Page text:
Here’s the deal – as a lifelong Nintendo fan I’ve already fully committed to the Switch. I’ve got a launch day system pre-order, a set of pre-ordered games, and all of the accessories I could need. I’m already excited about the concept and have been from the jump – a true hybrid of their portable and their console lines – giving you the power of home console gaming with the convenience of taking it with you wherever you want to go. There are some concerns about the battery life in portable mode (possibly as low as three hours for Zelda level games) but that could still be enough for casual gaming sessions with friends, and if you were going to play something in depth like Zelda you’d probably want to dock the Switch to your TV anyway. That doesn’t kill my buzz.

On the other hand, if Nintendo expects us all to shell out for classic/retro/old school games for a FOURTH time just because we’ve made the switch (pun intended) to their latest system, I’m not too thrilled with the prospect. I get it from a business standpoint that you make a buck wherever you can, and they certainly can by delving into their nearly 40 year history of video games from arcades to home consoles, as well as licensing games from other companies to play on what’s essentially an authorized emulator. At the end of the day that’s all the Virtual Console is – a front end for an emulator. In fact in some cases they simply recycled already available ROM data (the code on cartridges emulators used) instead of taking the time to dump their own intellectual property properly. I don’t fault them for selling what’s their own right to sell, but it seems awfully lazy to let the home enthusiasts do the work for you.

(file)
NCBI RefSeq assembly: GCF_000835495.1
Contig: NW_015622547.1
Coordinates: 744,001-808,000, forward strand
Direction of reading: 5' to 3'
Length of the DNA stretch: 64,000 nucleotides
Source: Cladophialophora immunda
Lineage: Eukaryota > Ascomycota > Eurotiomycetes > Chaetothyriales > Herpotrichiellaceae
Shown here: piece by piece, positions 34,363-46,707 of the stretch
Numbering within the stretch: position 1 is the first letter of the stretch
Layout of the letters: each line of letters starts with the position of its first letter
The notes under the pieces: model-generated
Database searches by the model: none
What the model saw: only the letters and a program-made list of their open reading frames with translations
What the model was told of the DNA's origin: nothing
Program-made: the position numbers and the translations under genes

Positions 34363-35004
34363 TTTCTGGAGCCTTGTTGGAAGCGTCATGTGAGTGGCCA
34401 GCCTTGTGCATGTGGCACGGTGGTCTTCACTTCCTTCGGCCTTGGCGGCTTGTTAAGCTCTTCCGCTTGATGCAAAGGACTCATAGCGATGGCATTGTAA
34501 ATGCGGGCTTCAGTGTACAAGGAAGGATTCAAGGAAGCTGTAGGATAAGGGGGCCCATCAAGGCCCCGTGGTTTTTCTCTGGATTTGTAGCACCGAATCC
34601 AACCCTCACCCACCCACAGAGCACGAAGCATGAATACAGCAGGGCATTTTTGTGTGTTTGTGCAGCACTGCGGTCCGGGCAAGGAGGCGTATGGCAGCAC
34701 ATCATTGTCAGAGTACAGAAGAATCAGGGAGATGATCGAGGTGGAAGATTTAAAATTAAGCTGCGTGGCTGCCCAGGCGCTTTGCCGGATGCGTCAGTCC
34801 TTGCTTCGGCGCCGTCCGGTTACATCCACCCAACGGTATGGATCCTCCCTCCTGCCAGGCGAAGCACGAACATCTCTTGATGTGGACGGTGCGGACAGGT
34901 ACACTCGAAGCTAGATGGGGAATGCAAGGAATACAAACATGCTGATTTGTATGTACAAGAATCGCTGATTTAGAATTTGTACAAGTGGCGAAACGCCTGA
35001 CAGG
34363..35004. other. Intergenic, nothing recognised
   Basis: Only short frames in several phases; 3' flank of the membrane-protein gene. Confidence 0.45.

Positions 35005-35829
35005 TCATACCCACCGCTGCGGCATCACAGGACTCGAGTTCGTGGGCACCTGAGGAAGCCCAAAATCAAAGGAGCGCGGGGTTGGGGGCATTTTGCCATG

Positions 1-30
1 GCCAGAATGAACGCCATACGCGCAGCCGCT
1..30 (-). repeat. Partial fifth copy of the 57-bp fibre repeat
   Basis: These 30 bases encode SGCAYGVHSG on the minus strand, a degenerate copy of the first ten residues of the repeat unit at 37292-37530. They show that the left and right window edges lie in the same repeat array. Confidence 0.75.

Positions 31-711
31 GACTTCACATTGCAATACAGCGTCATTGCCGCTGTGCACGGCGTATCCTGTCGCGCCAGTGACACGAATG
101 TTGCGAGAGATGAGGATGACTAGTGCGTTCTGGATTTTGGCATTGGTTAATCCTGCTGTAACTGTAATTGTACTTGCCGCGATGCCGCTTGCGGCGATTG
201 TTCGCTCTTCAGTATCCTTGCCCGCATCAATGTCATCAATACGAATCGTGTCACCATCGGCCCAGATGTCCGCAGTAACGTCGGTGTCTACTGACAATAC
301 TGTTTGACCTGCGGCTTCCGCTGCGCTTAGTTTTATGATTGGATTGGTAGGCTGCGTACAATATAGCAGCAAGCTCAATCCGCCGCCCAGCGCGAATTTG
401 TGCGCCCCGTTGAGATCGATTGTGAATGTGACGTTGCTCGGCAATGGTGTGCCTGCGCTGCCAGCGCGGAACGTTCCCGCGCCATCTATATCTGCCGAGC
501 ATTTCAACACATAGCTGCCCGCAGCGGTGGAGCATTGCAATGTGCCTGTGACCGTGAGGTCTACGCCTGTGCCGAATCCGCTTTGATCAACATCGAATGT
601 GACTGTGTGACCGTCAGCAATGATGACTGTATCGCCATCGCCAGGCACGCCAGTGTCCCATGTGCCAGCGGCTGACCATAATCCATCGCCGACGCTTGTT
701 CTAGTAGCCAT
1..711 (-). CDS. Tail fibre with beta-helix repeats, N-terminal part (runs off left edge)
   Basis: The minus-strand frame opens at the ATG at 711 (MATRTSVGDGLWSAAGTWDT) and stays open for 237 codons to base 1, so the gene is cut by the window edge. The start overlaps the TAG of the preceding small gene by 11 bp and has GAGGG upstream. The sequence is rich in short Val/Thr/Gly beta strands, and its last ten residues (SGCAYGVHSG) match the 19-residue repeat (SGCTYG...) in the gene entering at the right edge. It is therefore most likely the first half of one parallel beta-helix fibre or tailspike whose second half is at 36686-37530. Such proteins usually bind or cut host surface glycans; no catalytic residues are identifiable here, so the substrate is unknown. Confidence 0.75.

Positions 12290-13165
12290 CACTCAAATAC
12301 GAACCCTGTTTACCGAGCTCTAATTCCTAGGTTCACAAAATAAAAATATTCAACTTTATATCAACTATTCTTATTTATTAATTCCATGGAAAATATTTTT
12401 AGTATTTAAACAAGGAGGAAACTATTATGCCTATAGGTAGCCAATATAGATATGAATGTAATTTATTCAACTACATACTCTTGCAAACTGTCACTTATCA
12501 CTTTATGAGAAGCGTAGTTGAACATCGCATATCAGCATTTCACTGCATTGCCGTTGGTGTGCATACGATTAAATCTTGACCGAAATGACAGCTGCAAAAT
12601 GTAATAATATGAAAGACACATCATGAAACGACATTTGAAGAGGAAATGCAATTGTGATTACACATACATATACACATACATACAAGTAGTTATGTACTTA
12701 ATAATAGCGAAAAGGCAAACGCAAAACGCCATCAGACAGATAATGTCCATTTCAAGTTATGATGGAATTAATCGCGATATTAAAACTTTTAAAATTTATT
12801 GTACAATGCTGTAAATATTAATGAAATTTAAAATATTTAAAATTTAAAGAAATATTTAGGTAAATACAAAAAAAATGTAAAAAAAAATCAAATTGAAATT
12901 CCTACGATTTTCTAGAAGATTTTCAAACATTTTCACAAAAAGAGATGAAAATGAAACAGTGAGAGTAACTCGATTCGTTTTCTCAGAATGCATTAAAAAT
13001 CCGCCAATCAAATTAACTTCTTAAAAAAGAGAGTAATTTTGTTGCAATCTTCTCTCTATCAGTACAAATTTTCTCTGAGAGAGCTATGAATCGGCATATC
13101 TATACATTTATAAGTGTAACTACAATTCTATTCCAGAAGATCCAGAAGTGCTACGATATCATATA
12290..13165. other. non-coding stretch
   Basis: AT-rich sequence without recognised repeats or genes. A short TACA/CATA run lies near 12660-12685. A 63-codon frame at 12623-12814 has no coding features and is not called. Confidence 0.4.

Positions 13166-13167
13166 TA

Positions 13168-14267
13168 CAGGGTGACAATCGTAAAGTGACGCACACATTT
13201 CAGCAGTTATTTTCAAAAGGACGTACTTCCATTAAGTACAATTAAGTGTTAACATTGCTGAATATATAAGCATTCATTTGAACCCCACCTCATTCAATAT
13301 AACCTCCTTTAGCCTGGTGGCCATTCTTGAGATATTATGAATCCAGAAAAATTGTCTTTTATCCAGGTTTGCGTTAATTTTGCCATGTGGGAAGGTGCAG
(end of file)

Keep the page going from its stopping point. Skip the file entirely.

Here’s my bottom line for this whole editorial – I’ve bought some of these games well more than four times now. I bought a physical hard copy (cartridge), I bought a portable copy (GameBoy Advance), I bought a Virtual Console copy (Wii) and I even bought a compilation with the games grouped by manufacturer or character (Kirby’s Dream Collection on Wii, Mega Man Legacy Collection on 3DS, et cetera). I’m not saying there’s no chance I’ll ever buy a collection again if it’s not well enough packaged. After all the NES Classic Edition was a good value – 30 games for $60 in one box. The problem is Virtual Console games aren’t priced that way. Unless they’re on sale even 30+ year old NES games are $4.99 and up. You can only justify owning the same game in multiple formats until you finally say to heck with spending any more money on it. The Nintendo Switch NEEDS to reward the loyalty of their customers, especially those who stuck by them through the relatively lackluster period of the Wii U, and make previous Virtual Console purchases available for a free download on the new system instead of having to buy them all over again. Are they likely to do that though? Probably not.